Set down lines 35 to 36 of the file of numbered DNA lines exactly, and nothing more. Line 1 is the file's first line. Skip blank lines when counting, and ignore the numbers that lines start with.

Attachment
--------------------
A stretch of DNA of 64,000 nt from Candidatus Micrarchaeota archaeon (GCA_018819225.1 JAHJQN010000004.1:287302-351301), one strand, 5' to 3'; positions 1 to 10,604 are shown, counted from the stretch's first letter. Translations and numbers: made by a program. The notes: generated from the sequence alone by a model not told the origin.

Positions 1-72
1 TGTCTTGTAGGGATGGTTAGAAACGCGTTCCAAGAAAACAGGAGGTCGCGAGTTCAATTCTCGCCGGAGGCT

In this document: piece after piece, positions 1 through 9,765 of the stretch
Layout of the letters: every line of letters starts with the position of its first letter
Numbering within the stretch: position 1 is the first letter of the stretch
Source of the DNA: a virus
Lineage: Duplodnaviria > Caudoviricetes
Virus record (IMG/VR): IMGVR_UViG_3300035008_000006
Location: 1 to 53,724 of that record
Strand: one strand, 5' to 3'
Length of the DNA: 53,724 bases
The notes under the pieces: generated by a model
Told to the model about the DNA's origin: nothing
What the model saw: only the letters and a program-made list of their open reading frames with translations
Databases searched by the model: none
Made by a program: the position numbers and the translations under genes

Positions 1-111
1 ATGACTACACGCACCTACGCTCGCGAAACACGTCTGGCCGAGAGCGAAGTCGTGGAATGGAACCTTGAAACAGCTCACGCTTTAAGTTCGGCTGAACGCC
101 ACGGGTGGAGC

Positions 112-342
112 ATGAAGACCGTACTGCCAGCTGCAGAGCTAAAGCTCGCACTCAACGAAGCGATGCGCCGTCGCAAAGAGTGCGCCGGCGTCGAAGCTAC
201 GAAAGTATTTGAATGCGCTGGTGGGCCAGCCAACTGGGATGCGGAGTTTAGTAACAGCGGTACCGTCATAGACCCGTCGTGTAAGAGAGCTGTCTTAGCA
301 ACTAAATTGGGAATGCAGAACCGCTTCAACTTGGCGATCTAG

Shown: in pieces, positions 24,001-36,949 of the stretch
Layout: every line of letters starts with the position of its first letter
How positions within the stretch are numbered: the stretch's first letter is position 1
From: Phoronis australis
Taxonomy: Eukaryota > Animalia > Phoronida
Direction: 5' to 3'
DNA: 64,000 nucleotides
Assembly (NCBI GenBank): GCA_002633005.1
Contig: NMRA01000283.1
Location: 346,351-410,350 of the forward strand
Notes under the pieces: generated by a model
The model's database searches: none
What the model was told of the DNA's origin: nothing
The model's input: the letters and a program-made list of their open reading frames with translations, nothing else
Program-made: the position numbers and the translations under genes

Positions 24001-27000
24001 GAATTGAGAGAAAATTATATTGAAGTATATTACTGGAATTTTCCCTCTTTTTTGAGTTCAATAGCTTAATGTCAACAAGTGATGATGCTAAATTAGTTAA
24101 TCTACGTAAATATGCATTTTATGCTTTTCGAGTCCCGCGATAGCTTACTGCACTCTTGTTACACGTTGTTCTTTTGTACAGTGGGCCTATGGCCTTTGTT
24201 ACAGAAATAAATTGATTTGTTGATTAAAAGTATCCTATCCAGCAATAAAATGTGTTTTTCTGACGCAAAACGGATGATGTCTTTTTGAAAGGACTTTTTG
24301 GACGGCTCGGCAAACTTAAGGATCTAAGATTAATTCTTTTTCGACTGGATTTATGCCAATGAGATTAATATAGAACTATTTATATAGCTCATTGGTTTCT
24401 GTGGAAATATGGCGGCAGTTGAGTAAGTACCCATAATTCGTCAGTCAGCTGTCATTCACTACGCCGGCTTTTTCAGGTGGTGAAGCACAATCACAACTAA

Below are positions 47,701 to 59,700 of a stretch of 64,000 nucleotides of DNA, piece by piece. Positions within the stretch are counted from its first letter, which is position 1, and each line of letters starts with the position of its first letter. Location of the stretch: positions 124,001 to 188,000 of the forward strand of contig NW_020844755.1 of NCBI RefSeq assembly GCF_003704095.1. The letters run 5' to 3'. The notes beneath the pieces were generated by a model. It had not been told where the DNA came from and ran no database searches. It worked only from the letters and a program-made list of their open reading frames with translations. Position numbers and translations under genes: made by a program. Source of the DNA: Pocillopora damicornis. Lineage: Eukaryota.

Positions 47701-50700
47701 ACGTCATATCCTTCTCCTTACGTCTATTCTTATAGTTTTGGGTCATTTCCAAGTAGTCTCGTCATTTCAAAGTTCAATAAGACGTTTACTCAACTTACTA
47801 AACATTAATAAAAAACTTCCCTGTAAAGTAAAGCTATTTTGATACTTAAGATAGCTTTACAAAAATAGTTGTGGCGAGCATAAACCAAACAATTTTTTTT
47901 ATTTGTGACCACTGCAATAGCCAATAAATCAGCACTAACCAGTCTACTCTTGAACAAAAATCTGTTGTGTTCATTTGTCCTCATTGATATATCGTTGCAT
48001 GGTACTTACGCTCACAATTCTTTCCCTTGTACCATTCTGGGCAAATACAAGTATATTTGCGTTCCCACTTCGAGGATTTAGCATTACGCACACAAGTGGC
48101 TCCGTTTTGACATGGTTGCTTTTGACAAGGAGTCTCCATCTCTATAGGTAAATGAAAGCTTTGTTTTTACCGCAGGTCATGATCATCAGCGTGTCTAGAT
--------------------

Notes under the pieces: generated by a model
The model's database searches: none